Another big question that comes up every couple of weeks when people start developing websites with the
RedDot CMS Open Text Web Solutions Management Server is this one:
How should I integrate my CSS code into the CMS?
And the answer is fairly easy to give and even easier to remember:
Don’t do it. Do NOT integrate your CSS code into the CMS !
It took me several projects to actually reach encounter this epiphany. It’s not worth doing it. And there are several good reasons for not doing it. And I will share them with you, more than happy to discuss it.
Since last year I suggest the following procedure for every project I come across:
Remove the CSS templates and related images to style your site from your project and put them outside of the template and therefore outside of your CMS logic.
A template is meant to semantically structure the stored data from the datasource (a database or sometimes even just XML files). We call this environment a CMS – Content Management System. The presentation layer for this content is formed by those templates and the combined usage of style sheet files. This methodology is similar to XML and XSL, where one stores content, the other defines the way to present it.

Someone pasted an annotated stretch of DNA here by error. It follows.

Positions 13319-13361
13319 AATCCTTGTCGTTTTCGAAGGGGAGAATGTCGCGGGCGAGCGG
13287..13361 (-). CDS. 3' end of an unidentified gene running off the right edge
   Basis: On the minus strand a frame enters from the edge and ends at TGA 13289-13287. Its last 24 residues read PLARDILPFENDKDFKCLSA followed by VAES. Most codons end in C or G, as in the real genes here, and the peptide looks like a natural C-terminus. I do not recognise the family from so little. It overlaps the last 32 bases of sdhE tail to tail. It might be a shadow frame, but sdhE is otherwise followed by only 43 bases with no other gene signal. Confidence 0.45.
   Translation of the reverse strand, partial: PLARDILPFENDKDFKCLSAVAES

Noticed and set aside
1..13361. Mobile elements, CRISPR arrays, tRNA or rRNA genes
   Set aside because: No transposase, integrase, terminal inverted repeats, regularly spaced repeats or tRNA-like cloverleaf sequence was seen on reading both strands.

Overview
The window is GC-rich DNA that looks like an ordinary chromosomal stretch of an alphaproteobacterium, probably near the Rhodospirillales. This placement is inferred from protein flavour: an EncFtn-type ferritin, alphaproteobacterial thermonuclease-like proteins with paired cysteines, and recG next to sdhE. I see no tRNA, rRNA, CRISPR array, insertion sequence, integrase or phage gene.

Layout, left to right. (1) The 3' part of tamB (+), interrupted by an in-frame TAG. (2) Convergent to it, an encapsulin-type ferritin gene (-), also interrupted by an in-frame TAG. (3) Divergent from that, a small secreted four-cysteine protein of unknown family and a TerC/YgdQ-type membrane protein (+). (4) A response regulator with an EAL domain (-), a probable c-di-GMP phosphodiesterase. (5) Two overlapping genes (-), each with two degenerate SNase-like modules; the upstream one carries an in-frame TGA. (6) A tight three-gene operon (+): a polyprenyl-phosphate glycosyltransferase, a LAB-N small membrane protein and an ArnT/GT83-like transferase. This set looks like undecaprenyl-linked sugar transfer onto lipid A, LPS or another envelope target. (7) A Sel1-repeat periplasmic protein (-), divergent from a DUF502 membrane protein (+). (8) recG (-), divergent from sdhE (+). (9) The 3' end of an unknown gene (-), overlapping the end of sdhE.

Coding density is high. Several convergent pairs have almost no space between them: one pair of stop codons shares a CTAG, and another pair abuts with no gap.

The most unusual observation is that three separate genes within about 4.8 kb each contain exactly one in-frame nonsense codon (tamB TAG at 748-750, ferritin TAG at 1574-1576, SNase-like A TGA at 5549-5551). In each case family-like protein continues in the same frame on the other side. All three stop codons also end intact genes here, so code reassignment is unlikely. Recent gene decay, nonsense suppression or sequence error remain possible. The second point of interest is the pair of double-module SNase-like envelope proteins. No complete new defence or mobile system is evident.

Keep in mind style sheets are NOT templates. CSS influences the way content is presented graphically. CSS is not responsible for the semantically correct markup. There is a reason why it is called “content class” inside the CMS. Because it’s about content.
Images such as background images, bullet points, logos, etc. are NO content, they are a way to present content. Hence they don’t belong inside the CMS template structure. They do not help you manage the content nor do they store any valuable information for your visitors which you want to change as CMS editor.
A border below a DIV or a headline is not a separator, a separator is a horizontal ruler set in the HTML by using a <hr>-tag and. That’s how content is semantically correct separated not using the content elements borders.
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